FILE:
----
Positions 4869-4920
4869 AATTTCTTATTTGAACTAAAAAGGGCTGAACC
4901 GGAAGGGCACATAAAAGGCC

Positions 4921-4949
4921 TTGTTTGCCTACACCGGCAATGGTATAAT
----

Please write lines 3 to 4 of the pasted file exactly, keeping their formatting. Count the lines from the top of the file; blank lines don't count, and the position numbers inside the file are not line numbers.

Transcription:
4901 GGAAGGGCACATAAAAGGCC

Positions 4921-4949